Concern for the environment has accomplished wonderful things since the 1940s. Both businesses (not widely acknowledged) and government (given far too much credit for the positive changes and a pass on the negative ones) worked to clean up the nation’s air and water. Our environment is the cleanest it has ever been since the onset of the agricultural/husbandry age more than two millennia ago.

That’s great news, right? 

There’s more that we can accomplish, of course, but exactly what that is and how best to do it are matters of furious contention. It is undeniable that economic growth and technological change have had the strongest effect in reducing pollution: the transition from the industrial age to the postindustrial one has cleaned up our air, land, and seas admirably.

Hence, policies that suppress the continued progress of this trend are to be avoided for environmental reasons as well as for their affect in slowing the spread of prosperity to greater numbers of people in this nation and around the world.

Many people, however, don’t quite understand these realities and, often with the best of intentions, subvert the cause of human betterment. 

Over at National Review Online, the site’s newly appointed managing editor, Peter Suderman, writes about an interesting new documentary, Mine Your Own Business, by Irish filmmaker Phelim McAleer, which Suderman describes as a "clear-yed look at the true impacts of mining and the nefarious tactics of its opponents." According to Suderman’s account, the film vividly shows how left-wing activists pursue an agenda explicitly designed to thwart economic growth, and how damaging that is to the poorest individuals, communities, and nations among us.

Instead of acknowledging economic realities about human life and searching their hearts to find room to support what is best for the poor, many Western environmentalists simply ignore the appalling human damage their policies cause, as documented so well in Michael Crichton’s brilliant novel State of Fear. As a perfect example of the mindset, Suderman recounts the following scene in the film, in which Mark Fenn of the radical environmentalist group the World Wildlife Fund explains how dire poverty in foreign lands is a good thing:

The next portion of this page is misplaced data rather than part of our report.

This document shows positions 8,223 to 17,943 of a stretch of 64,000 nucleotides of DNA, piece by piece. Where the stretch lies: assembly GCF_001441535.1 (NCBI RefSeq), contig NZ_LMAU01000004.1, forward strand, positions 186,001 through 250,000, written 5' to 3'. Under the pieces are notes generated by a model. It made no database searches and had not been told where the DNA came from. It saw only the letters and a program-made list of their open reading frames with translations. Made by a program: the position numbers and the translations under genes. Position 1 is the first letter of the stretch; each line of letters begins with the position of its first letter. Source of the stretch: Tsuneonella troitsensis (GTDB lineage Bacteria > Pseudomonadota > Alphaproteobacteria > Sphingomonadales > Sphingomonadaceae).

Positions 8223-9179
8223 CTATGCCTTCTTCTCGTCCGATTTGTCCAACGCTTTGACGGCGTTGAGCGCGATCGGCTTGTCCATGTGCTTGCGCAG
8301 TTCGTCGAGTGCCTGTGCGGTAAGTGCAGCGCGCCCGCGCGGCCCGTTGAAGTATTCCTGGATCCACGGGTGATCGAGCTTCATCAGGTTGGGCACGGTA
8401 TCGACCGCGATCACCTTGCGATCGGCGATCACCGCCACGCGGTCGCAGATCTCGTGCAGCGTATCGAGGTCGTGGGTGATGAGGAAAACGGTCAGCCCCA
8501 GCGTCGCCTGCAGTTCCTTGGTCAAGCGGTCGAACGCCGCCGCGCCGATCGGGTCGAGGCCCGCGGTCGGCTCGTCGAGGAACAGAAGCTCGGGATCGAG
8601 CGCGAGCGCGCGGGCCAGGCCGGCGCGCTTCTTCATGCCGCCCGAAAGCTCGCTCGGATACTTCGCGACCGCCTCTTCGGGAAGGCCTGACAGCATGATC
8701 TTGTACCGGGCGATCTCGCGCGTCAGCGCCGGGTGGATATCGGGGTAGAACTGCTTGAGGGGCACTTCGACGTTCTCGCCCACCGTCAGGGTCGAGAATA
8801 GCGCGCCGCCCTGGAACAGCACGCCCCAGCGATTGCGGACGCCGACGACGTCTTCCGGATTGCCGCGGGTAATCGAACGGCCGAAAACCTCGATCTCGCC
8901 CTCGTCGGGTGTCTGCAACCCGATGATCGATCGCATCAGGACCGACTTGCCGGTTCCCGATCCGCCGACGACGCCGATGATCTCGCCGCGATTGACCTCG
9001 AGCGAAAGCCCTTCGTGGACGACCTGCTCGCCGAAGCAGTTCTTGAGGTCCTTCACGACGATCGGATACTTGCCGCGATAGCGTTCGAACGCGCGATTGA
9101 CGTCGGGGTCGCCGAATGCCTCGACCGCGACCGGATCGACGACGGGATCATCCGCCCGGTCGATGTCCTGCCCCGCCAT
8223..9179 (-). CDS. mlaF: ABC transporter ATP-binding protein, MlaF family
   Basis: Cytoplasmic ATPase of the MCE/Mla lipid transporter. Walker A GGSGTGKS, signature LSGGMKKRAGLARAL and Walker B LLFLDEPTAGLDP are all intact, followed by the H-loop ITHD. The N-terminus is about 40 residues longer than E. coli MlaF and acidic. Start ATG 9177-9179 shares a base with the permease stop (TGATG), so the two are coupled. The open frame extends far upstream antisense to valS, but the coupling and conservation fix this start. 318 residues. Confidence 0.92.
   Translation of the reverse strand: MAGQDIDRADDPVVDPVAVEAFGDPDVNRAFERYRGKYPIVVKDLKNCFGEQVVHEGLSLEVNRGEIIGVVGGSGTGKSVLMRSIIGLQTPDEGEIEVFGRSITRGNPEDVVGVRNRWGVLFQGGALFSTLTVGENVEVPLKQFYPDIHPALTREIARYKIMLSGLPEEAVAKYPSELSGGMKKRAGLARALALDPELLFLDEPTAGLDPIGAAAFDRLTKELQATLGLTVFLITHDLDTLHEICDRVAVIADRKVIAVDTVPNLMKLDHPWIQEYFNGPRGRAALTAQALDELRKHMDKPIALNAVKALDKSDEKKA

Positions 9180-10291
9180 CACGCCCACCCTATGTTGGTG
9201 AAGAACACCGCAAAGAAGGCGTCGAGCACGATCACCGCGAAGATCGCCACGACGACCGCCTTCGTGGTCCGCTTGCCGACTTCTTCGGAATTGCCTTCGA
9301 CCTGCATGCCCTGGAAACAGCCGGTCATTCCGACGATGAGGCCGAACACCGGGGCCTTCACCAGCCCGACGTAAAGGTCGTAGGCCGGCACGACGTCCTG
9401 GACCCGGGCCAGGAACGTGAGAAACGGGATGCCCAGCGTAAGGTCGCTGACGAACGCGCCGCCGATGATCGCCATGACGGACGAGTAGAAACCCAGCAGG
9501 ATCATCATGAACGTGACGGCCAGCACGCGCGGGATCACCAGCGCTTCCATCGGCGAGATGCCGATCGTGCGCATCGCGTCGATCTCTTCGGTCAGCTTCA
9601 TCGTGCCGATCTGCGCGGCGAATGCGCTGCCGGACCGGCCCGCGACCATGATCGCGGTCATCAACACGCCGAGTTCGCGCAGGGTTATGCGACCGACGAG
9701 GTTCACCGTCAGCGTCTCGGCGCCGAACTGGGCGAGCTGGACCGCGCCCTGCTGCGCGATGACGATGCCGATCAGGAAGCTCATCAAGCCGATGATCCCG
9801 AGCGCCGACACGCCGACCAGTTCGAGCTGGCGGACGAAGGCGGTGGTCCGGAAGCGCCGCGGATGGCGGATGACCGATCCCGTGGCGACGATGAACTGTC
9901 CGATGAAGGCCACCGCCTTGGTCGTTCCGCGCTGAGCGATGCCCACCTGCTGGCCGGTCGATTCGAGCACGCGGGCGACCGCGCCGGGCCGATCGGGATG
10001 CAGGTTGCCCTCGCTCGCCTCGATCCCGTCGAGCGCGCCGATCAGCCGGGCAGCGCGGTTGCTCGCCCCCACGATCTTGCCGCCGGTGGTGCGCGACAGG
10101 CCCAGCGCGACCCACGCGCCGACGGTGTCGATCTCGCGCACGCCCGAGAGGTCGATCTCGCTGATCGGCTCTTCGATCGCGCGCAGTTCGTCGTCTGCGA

Fenn opposes a proposed mine in Fort Dauphin, Madagascar on the grounds that it would destroy “the quaintness, the small-town feeling” that he so admires.

Of course, while Fenn, who boasts on camera of his $35,000 boat and the foundation of his new beachfront home, luxuriates in first world comfort, most of the town’s residents live in dire poverty. When asked why locals should be denied the economic opportunity that would come with the mine, he calmly explains that, although they might not have terribly good healthcare, or shelter, or nutrition, they have a stress-free life that can be valued by — I kid you not — the number of times they smile per day. Even if they did get money, he explains, they wouldn’t know how to spend it. As he tells it, they tend to blow their cash on parties, booze, and stereo systems. Not everyone, it appears, can have his taste in beach houses and catamarans.

Fenn’s attitude isn’t just witless, it’s sickening, and it’s indicative of the general level of smug, out-of-touch elitism that haunts the environmental movement. “Regional character,” “simple life,” “quaintness,” “small-town feeling,” “local history” — these are just warm, fuzzy phrases trotted out by anti-growth environmentalists to deny wealth and opportunities to residents of poor regions. And, as in Fenn’s case, they’re often markers of ugly condescension toward third-world residents.

I wouldn’t tar all environmentalists with this brush, just as it would be grossly unfair to characterize all skeptics as tools of business interests, but the attitude Suderman and McAleer identify here is a real one, widely documented elsewhere. It’s something we do need to consider when judging environmental policies, and I’m glad to see that McAleer has brought it to light in the cinema.